Baroness Ashton profile: Dearth of women allows dark horse to win
Cathy Ashton has a lucky habit of being in the right place at the right time. The 53-year-old Labour peer rose quietly up the Government's ranks to join the Cabinet as Leader of the House of Lords even though she had a low profile in her own party.
For years in Labour circles she was best known as the wife of Peter Kellner, the journalist-turned-pollster who founded the YouGov online opinion polling company. She won plaudits for her work as an Education minister in developing Labour's successful SureStart scheme for the under-fives, which she formally launched with Tony Blair.
She was a surprise choice to replace Peter Mandelson as the EU's Trade Commissioner in October last year when he cut short his five-year spell in Brussels to join Gordon Brown's Cabinet.
In Brussels, she has quietly won her spurs in the difficult trade brief. She expressed a desire to stay on as Britain's European Commissioner when her term of office ends shortly but that was by no means a certainty. Mr Brown considered other names – including Geoff Hoon, the former cabinet minister, and his close ally Baroness (Shriti) Vadera.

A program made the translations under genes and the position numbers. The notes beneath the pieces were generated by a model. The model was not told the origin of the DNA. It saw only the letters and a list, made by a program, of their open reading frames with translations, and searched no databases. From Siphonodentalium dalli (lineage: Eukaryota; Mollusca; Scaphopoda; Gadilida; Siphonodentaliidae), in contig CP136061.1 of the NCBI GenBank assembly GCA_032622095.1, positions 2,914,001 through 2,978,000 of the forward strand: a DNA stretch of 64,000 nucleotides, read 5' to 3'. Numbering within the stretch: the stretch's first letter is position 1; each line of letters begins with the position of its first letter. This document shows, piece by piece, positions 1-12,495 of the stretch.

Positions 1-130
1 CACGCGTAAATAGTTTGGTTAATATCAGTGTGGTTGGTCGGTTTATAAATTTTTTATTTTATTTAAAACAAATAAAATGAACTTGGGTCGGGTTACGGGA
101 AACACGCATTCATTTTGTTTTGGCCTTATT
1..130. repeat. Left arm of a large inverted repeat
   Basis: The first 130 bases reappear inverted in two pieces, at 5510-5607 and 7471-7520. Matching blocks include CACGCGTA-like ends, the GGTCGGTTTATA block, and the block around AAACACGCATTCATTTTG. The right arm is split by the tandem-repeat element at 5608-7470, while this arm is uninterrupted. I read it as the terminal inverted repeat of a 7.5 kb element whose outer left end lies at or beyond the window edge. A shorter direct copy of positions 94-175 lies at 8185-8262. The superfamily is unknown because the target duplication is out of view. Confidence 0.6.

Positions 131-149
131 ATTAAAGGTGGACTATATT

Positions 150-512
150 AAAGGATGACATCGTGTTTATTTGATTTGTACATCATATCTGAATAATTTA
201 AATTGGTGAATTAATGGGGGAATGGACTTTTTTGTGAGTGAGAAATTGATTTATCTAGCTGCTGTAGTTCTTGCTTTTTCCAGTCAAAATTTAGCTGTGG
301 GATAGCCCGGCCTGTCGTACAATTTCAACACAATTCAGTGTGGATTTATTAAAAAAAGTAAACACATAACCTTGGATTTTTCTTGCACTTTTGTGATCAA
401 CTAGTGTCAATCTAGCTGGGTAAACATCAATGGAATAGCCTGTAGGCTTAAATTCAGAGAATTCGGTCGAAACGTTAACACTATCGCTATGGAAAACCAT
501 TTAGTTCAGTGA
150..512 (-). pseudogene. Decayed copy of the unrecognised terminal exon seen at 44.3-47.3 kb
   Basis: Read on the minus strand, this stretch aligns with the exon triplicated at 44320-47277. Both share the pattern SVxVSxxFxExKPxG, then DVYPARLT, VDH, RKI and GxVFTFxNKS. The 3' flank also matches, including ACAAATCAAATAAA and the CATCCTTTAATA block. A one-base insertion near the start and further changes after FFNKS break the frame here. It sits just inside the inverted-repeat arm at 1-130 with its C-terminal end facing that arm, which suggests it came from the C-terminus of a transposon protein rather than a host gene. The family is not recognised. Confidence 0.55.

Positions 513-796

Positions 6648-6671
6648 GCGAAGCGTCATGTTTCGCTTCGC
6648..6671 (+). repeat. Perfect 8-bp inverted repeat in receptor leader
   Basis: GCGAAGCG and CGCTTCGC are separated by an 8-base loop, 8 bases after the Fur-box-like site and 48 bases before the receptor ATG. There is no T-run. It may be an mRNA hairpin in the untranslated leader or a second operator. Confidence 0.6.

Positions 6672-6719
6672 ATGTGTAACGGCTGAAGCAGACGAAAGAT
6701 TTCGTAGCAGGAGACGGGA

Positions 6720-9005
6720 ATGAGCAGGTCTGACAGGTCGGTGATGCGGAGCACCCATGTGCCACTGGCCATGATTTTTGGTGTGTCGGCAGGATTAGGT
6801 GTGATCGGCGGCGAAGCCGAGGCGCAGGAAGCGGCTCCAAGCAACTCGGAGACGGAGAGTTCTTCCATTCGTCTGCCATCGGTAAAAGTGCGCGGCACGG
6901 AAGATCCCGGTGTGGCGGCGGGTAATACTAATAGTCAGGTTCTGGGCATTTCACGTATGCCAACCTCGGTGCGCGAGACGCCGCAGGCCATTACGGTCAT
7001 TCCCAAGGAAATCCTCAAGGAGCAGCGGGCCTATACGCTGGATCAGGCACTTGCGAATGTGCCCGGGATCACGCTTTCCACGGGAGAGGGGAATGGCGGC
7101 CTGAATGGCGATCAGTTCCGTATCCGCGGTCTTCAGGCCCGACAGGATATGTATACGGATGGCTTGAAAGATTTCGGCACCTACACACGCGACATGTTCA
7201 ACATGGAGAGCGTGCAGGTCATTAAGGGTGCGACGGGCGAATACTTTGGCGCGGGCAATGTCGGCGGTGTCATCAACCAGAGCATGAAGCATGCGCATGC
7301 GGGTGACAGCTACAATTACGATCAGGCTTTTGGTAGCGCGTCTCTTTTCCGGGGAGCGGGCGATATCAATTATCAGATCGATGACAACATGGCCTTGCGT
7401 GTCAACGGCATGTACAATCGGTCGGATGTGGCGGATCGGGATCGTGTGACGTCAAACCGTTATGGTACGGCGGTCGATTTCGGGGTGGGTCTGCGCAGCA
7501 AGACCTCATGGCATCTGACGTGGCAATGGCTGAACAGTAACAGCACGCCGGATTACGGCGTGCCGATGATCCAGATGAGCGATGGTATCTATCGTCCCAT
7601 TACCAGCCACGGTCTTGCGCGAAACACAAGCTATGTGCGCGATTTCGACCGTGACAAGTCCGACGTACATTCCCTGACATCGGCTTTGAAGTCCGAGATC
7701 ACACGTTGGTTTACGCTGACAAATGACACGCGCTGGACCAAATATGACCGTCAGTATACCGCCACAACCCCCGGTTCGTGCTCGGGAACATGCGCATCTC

Now Lady Ashton has won a surprise promotion to one of the most senior posts in Brussels. She will be a vice-president of the Commission and help to correct its male-dominated image as she travels the world as the High Representative for Foreign and Security Policy.
Although the EU President's job sought by Tony Blair received much more media attention, some commentators believe her post carries more clout. She will head the EU's new External Action Service, a beefed-up foreign ministry created by the Lisbon Treaty. It will comprise 5,000 diplomatic staff posted to around 130 EU embassies around the world.
Mr Brown's spokesman said Lady Ashton "had made a very strong impression" since joining the Commission and would now be a "big player". While no one doubts her abilities, Brussels insiders believe her trump card may have been being a woman when there was strong pressure for more women to win Commission jobs.
Before entering politics, Lady Ashton was director of Business in the Community, working with firms to tackle inequality.
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